It’s understandable, even forgivable, that insurance IT leadership thinks that their firms revolve around themselves.
After all, insurance has always been a computational exercise in which the risks of many are measured, pooled and protected against, at a calculated price, known as a premium. Thus, even during the earliest days of computing, conservative insurance companies were early adopters of (then) cutting edge calculation tools like mainframes and laptops.
So like so many companies in financial services, walls were erected between the IT ‘priesthood’ and the business community in insurance to effectively ration new and scarce IT resources.
Over time the barriers of IT demand management and user governance created something of a cultural divide that limited the effectiveness of IT. Reinforced by varying terminology, competition for limited budgets and even different locations, the gap between IT and business grew over time.
This has been especially true the most demanding business customers, actuaries. While actuaries are driven, analytical and talented, they approach computing in a less structured and more experimental way than pure information technologists. That’s because their software solutions need to respond rapidly to external constraints and limitations as described in CEB TowerGroup’s webinar Next Generation Actuarial Systems.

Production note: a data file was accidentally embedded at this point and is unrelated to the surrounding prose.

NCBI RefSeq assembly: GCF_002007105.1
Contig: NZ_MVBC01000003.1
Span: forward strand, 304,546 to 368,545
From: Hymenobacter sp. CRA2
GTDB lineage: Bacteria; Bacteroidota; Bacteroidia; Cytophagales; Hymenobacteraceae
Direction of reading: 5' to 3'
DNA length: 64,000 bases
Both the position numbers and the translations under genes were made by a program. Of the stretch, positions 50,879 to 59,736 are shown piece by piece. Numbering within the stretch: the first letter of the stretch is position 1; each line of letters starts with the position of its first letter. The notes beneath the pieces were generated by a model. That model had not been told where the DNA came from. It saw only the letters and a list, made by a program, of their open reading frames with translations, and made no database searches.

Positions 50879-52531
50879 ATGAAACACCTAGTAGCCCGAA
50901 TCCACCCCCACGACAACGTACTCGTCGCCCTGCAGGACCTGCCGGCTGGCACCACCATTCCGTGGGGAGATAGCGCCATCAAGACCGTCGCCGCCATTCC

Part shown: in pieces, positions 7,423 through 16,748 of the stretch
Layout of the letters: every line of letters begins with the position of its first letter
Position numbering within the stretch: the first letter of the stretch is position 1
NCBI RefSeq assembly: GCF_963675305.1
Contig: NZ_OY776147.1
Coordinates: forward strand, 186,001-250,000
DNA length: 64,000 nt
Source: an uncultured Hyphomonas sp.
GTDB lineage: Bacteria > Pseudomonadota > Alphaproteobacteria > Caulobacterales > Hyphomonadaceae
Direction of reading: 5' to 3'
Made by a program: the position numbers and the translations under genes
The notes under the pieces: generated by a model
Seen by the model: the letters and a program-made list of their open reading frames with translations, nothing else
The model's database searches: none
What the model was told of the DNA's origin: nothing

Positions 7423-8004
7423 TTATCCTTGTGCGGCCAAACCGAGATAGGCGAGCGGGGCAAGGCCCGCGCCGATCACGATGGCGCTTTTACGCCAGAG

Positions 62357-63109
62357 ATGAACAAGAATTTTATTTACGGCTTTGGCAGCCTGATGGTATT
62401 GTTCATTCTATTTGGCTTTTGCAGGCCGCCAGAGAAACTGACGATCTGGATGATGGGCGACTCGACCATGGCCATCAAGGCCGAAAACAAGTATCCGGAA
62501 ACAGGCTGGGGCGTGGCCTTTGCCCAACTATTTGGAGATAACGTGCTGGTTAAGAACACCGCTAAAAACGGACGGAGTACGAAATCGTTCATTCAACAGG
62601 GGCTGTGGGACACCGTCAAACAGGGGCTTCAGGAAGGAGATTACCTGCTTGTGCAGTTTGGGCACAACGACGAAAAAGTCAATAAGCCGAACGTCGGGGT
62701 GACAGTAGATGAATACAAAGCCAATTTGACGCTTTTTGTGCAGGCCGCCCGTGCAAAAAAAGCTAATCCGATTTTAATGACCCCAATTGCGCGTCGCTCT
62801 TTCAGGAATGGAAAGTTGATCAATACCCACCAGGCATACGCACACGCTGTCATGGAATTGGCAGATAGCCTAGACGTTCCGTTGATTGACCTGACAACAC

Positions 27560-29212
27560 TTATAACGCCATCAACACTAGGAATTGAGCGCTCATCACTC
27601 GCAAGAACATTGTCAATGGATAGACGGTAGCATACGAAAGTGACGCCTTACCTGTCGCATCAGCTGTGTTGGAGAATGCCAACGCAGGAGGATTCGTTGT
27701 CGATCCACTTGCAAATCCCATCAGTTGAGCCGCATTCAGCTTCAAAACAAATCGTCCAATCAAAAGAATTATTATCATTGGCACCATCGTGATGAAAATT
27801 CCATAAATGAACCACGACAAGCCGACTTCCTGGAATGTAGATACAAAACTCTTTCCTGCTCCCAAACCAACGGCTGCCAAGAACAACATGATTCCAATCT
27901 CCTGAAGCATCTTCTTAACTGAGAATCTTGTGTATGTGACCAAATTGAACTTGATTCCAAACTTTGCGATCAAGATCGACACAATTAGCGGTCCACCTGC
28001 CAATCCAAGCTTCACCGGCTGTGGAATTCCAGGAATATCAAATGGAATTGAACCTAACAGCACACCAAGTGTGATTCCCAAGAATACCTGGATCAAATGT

It’s especially critical that IT leaders bridge the gap and break out of the misconception that actuaries are distinctly different than themselves. Firms that have succeeded often embed their most talented business analysts into finance and especially actuarial functions to stay current with actuarial needs and systems.
This is just one way that IT can contribute to the ongoing success of these actuarial systems. To learn how IT should support these critical applications, review our Actuarial Systems Technology Analysis.